Cardio v. Strength. Which Do Americans Prefer?

Some love to run. Some love to lift. What do Americans, in general, prefer?

The CDC recently published their latest figures on the percentage of Americans meeting Federal 2008 Physical Activity Guidelines:

For Aerobic Activity
Do one of the following:

  • 150 minutes (2 hours and 30 minutes) each week of moderate-intensity aerobic physical activity (such as brisk walking or tennis)
  • 75 minutes (1 hour and 15 minutes) each week of vigorous-intensity aerobic physical activity (such as jogging or swimming laps)
  • An equivalent combination of moderate- and vigorous-intensity aerobic physical activity

For Strength Activity

  • Do muscle-strengthening activities (such as lifting weights or using resistance bands) that are moderate or high intensity and involve all major muscle groups on 2 or more days a week.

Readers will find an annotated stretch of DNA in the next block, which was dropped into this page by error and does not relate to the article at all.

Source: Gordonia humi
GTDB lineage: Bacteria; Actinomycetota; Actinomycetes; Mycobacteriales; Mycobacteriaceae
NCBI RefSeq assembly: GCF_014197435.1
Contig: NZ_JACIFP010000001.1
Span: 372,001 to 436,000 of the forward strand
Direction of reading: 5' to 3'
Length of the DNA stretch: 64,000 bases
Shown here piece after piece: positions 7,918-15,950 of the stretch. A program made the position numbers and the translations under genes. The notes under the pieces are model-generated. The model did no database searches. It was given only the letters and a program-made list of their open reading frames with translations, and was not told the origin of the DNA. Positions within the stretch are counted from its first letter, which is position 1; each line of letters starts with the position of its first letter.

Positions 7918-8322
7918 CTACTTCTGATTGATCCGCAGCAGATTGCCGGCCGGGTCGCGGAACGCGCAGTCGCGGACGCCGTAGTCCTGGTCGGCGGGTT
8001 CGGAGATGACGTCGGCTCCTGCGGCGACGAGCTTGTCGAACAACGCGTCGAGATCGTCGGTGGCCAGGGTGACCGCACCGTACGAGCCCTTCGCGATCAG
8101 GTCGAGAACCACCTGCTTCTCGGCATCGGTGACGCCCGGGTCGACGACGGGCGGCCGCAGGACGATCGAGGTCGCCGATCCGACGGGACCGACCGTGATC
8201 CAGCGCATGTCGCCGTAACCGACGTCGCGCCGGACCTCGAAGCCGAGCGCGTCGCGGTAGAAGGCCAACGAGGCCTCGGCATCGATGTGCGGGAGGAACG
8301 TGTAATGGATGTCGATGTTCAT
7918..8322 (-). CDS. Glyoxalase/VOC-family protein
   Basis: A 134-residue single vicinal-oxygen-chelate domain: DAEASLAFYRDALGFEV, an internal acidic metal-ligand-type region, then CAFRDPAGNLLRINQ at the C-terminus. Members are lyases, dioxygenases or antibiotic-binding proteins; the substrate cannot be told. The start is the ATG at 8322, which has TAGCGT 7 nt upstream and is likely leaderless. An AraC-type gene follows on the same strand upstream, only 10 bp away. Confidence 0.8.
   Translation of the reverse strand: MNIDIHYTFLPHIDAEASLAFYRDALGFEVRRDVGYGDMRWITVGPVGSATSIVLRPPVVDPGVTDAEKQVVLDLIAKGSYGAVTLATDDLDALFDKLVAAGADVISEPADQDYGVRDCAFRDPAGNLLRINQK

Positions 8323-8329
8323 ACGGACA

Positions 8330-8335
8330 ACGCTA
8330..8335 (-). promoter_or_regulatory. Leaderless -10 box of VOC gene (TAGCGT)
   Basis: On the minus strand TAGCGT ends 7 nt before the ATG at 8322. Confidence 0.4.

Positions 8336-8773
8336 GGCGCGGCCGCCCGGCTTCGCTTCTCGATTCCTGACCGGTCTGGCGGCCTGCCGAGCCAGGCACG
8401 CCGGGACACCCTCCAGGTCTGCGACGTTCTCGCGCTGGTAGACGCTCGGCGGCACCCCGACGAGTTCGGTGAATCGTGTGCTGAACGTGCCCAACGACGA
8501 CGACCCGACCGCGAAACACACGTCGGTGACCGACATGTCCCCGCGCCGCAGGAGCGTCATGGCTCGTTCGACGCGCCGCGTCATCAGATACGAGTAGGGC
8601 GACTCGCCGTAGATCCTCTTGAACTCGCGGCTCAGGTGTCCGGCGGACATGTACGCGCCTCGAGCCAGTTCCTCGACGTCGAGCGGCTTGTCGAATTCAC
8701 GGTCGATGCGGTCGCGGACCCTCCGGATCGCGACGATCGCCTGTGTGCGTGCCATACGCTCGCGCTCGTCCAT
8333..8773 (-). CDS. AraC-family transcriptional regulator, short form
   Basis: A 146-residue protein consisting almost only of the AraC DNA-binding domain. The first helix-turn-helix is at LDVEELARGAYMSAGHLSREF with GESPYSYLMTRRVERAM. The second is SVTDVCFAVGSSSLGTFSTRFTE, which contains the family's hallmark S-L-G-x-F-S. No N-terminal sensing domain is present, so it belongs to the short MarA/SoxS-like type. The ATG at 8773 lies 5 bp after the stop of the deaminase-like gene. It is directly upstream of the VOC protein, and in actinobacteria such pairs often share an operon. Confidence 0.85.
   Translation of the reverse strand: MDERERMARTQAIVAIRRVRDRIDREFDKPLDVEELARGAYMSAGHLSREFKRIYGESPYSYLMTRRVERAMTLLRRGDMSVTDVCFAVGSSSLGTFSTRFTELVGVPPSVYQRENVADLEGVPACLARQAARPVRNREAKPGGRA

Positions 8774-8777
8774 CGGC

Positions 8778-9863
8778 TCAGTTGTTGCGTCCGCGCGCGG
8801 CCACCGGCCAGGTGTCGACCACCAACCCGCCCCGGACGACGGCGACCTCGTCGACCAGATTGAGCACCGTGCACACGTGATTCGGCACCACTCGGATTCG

Going back to 1998, the CDC data show that TWICE as many Americans met aerobic guidelines as they did strength guidelines.

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These numbers suggest that Americans prefer cardio over strength training by 2-to-1.

But, there may be other explanations for this pattern. For example:

  • Running/walking is more accessible and cheaper than going to a gym,
  • Running/walking comes naturally, whereas lifting weights require learning proper technique,
  • There are many ways to meet cardio guidelines, such as playing tennis and swimming, but strength training variations may be limited or less familiar to most.

Share with us, what do you prefer? Cardio or Strength?


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